sentenced Robinson to life in prison without the possibility
of parole on the first degree murder conviction and to a
concurrent sentence of four to five years on the firearm
filed a timely notice of appeal, but that appeal has been
stayed pending resolution of Robinson's belated motion
for a new trial. Robinson's appeal was docketed in the
Supreme Judicial Court on May 14, 2004, two years after the
trial. In July 2007 the SJC asked defense counsel to report
on the status of the appeal. Over the next seven years
defense counsel submitted a series of twenty-eight status
letters regarding her plans to file a motion for a new trial.
The Commonwealth first expressed concern about the delay in
prosecuting this appeal in January 2012, when it filed a
motion asking the SJC to set a briefing schedule. It renewed
that request three more times, in January 2013, January 2015,
and August 2015. The SJC denied the last of these motions
without prejudice and ordered defense counsel to file
Robinson's motion for a new trial with the SJC rather
than in the Superior Court. Defense counsel filed
Robinson's new trial motion with the SJC on September 11,
2015. One week later the SJC ordered that the appellate
proceedings be stayed pending disposition of the new trial
motion. It remanded the case to the Suffolk Superior Court
for disposition of that motion.
Commonwealth filed its opposition to Robinson's motion
for a new trial in March 2016. By that time the trial judge
had retired. As a result, Robinson's new trial motion was
assigned to a different judge. The new trial motion was
originally assigned to Judge Frank Gaziano. After he was
appointed to serve as an Associate Justice of the Supreme
Judicial Court the motion was assigned to a different judge.
The Court held a status conference on September 1, 2016.
Court decided that it would need to hear evidence on the
courtroom closure issue raised in the motion for a new trial,
and that Robinson (and thus the Commonwealth) should be
allowed to create an evidentiary record regarding adolescent
brain development to support Robinson's anticipated
appellate advocacy to the SJC on that issue. The evidentiary
hearing had to be rescheduled several times at Robinson's
request. The Court finally was able to hear the evidence on
the courtroom closure issue on December 21, 2016. A further
evidentiary hearing on the adolescent brain development issue
is scheduled for February 16, 2017.
Facts Regarding Courtroom Closure
Court heard and received the following evidence regarding
whether the public was barred from observing the selection of
the jury in this case and, if so, regarding whether Mr.
Robinson or his attorney waived any objection to such a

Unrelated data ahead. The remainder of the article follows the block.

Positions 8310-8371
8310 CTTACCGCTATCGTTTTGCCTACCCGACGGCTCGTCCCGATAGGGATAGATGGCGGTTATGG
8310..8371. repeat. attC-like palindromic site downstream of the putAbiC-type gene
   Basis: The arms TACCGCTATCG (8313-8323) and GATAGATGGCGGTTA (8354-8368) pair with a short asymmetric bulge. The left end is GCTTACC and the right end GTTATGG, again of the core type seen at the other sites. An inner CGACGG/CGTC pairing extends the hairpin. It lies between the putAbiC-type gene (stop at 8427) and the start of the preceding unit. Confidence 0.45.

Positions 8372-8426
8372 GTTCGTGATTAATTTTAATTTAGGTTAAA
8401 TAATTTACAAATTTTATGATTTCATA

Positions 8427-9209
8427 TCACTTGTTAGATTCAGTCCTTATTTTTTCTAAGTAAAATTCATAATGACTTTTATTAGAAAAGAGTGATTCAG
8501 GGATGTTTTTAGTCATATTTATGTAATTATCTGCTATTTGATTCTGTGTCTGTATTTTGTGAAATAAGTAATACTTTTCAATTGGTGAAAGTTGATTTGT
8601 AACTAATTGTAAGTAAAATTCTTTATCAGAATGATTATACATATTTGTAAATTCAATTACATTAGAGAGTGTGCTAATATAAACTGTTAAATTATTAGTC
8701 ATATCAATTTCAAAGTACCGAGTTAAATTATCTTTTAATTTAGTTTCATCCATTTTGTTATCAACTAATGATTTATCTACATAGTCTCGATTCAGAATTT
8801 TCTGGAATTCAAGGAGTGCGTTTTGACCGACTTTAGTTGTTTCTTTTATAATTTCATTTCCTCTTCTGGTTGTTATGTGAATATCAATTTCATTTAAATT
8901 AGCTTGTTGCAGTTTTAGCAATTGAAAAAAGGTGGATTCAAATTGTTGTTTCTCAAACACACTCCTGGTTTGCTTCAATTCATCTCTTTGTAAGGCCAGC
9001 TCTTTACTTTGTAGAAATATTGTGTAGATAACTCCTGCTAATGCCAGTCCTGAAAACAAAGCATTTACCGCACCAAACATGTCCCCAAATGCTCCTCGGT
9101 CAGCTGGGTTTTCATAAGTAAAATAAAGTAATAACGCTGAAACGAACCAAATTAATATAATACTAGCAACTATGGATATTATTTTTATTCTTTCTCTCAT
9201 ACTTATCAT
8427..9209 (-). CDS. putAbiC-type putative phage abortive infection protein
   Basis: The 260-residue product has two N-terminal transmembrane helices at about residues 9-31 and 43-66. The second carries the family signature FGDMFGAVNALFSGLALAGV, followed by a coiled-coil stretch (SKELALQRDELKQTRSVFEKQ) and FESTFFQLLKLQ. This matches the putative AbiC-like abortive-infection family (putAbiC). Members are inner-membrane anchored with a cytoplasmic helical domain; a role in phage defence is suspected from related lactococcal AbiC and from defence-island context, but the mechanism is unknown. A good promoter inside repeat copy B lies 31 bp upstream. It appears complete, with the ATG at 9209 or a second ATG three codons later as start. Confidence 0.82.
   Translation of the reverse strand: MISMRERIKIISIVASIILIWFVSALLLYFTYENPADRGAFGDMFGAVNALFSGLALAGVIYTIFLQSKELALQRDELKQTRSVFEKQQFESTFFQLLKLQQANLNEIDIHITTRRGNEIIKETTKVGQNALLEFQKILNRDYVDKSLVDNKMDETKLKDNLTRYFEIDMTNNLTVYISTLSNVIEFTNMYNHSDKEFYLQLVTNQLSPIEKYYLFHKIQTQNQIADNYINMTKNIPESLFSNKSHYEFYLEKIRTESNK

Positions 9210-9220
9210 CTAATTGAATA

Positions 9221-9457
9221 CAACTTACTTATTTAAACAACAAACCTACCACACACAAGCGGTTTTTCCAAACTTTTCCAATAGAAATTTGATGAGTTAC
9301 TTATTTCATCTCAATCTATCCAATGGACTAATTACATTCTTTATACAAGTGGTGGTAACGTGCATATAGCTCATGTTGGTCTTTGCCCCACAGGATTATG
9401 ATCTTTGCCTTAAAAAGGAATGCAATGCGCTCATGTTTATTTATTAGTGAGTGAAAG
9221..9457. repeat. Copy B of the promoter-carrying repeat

Court received and considered sworn affidavits by defendant
Jason Robinson, Attorney Michael Doolin, Ms. Karen Pulido,
and Mr. Robert John Tanzerious Anderson, all of which were
submitted by counsel for Mr. Robinson. It conducted an
evidentiary hearing during which it heard oral testimony by
Mr. Doolin, Ms. Pulido, and Mr. Anderson. The Commonwealth
cross examined these witnesses, but did not seek to cross
examine Robinson. The Commonwealth chose not to present any
rebuttal evidence regarding whether the public was barred
from the courtroom during jury selection in this
case. The Commonwealth did submit copies of
sworn affidavits by Attorneys Jonathan Shapiro and Steven
Rappaport during the evidentiary hearing, and the Court has
considered them;  these two affidavits were executed in
2012 and the originals were apparently submitted in support
of a motion for a new trial filed by the defendant in
Commonwealth v. Joseph Bennett, Suffolk S.Ct.
9784CR10114, regarding a case that was tried in 1998.
Defendant did not object to the submission or consideration
of those affidavits, did not seek leave to cross examine Mr.
Shapiro or Mr. Rappaport, and did not seek leave to submit
any rebuttal evidence. Finally, the Court also reviewed and
considered the official transcript of the entire first day of
trial, including the final trial conference as well as the
Findings of Fact
Court makes the following findings based on this evidence and
on reasonable inferences it has drawn from this evidence.
Doolin represented Mr. Robinson during the trial of this case
and throughout the pretrial proceedings. Ms. Pulido is the
mother of Robinson's co-defendant, Tanzerious Anderson.
She was present for every day of this trial. Finally, Mr.
Robert Anderson is the brother of the co-defendant. He was
present for almost every day of the trial, but had to miss at
least one day to go to work.
Court finds that all three of these witnesses were credible.
It credits their testimony to the extent it is ...